Back in the early days of this blog, I illustrated how for advanced countries as a group cumulative growth in real GDP per capita in the period since the peak of the last cycle (2007) to 2014 had been no better than that in a comparable seven year period from 1929, during the Great Depression.
Here is an updated version of the chart I ran then for all the OECD countries
The median growth rate – o.22 per cent in total over seven years – is so small as to be almost invisible on the chart.
And here is the comparable chart, using the Maddison database of historical estimates, for the years 1929 to 1936
I wouldn’t want to make much of the differences in the median growth rates – given the imprecision of many of the historical estimates, and the likelihood of revisions to the more recent ones. I was more struck by the lack of any material real GDP growth per capita in either period.
The Great Depression is seared in historical memory – and whole generations of politicians came afterwards telling themselves and voters “never again”. It is too soon to know whether the most recent period achieves the same permanent imprint on historical memories. Perhaps in part it will depend what comes next. But I’ll be a bit surprised if this episode has quite the same impact. The Great Depression hit popular consciousness particularly hard because unemployment rates in so many countries rose very high, and stayed high for a long time, and in an age when government income support for those unemployed was typically less generous than it is today.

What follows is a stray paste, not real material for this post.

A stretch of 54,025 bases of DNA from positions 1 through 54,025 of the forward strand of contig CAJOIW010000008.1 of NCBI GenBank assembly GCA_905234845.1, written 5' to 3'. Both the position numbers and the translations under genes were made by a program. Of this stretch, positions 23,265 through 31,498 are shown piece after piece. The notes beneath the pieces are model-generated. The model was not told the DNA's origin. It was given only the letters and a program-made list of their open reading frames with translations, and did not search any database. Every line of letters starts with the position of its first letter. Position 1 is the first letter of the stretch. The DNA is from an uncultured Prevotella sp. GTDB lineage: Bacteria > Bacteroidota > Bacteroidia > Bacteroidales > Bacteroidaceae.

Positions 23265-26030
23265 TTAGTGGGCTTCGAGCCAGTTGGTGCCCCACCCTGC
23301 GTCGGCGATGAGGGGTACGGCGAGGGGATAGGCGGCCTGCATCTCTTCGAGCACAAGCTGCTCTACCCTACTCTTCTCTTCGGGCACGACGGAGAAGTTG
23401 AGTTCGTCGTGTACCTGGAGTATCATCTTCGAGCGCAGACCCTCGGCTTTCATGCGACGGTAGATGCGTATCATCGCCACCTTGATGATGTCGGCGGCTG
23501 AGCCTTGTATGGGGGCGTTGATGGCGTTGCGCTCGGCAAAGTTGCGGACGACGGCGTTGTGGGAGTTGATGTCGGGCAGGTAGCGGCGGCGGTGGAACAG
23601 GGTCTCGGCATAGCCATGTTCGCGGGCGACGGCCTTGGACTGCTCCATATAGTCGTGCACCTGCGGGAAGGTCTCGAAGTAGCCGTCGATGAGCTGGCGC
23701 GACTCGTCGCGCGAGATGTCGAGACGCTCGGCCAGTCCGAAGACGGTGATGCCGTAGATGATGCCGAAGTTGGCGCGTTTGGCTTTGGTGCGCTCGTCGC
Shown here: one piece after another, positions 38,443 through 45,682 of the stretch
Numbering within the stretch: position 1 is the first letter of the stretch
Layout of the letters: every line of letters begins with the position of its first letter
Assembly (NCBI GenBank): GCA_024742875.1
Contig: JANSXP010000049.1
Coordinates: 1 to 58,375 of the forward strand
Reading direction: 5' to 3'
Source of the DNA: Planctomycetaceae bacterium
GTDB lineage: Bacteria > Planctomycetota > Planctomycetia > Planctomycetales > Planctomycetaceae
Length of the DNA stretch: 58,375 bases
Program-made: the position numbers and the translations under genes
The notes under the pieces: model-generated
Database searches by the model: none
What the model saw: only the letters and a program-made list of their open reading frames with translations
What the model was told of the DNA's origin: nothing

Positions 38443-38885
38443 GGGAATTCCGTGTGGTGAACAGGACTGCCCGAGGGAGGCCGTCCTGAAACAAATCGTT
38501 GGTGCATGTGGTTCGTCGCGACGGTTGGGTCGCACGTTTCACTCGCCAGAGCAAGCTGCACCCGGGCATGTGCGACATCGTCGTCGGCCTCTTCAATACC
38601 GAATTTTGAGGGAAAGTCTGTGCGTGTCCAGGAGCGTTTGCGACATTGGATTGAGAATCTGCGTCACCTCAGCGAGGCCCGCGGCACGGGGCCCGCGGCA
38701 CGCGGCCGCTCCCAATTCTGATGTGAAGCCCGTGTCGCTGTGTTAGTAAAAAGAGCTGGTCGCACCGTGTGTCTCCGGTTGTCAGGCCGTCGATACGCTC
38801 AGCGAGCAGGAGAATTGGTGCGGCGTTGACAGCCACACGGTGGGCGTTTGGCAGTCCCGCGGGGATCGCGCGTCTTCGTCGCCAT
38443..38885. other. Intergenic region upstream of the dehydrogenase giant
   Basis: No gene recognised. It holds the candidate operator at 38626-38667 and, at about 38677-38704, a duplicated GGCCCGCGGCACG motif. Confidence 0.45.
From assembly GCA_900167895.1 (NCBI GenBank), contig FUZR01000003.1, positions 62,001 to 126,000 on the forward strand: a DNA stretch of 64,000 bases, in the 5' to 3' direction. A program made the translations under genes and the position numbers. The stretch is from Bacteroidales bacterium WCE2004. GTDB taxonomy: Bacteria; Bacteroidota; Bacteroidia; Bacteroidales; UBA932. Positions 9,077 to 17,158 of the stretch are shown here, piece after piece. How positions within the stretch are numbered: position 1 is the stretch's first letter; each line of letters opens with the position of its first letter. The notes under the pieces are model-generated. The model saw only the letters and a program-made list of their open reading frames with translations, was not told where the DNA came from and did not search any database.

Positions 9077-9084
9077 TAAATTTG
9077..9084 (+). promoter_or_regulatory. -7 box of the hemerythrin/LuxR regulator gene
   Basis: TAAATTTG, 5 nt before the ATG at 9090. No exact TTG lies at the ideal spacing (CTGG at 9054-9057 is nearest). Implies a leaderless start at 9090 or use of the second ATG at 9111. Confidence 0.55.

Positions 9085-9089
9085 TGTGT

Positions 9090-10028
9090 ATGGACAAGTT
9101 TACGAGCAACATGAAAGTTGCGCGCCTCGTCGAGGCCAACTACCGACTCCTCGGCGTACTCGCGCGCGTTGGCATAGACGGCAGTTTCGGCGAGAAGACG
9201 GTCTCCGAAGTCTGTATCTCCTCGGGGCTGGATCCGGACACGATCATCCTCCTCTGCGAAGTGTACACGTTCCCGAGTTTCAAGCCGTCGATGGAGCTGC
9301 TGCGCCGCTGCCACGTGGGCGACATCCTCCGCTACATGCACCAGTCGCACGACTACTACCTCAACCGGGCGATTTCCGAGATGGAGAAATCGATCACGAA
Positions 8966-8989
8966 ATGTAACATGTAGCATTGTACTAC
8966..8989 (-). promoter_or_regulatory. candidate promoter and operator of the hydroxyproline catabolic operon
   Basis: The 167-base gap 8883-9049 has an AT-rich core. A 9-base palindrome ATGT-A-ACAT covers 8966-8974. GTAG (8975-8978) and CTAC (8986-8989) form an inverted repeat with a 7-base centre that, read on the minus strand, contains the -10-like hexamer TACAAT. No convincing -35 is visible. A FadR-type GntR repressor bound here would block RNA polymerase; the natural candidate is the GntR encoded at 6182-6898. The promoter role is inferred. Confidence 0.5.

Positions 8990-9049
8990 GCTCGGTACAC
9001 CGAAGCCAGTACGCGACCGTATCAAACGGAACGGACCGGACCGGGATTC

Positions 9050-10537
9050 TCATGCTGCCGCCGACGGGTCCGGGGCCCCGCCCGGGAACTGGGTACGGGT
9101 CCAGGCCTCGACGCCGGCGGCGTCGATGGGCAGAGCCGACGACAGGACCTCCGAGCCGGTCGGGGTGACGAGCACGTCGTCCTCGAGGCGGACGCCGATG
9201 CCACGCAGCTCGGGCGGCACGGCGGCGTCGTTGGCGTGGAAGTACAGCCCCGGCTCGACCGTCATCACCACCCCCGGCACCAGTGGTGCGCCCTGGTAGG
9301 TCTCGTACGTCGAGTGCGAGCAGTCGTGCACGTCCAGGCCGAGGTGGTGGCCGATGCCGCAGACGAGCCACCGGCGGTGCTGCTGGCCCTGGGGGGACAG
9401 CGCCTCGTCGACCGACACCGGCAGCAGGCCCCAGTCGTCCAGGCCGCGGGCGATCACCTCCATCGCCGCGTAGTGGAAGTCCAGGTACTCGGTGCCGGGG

There aren’t (at least that I’m aware of) any consistent cross-country estimates of the unemployment rates in the 1930s. But in most countries, the increases in the unemployment rates were very substantial (in the US, the unemployment rate is estimated to have peaked well above 20 per cent, and remained high for years).
By contrast, here is what has happened to advanced country unemployment rates in the last decade or so.
Whether one takes the median OECD country or, say, the total for the G7 countries, there was an increase in the unemployment rate of around 2.5 percentage points, which has been substantially reversed over the subsequent years. Unemployment rates are typically around where they were in 2006. There are still awful cases – Spain and Greece still have unemployment rates in excess of 20 per cent – but the defining character of the last few years has not been very stubbornly high unemployment rates.
What really marks out the last decade – and contrasts it with the 1930s – is how poor the productivity growth has been. Without productivity growth, one can still end up with plenty of jobs, but they tend not to offer much in way of wage increases.
I’ve drawn attention previously to the work of US economic historian Alexander Field, who devoted a book to illustrating the very strong productivity gains (TFP) that the US had achieved in the 1930s. A few weeks ago, I saw a nice summary of a new study by some other economic historians. On the basis of their new work, they no longer see the 1930s as the period of fastest TFP growth in US history, but it was still very strong – reflecting rapid technological and managerial innovations. Here is the key chart.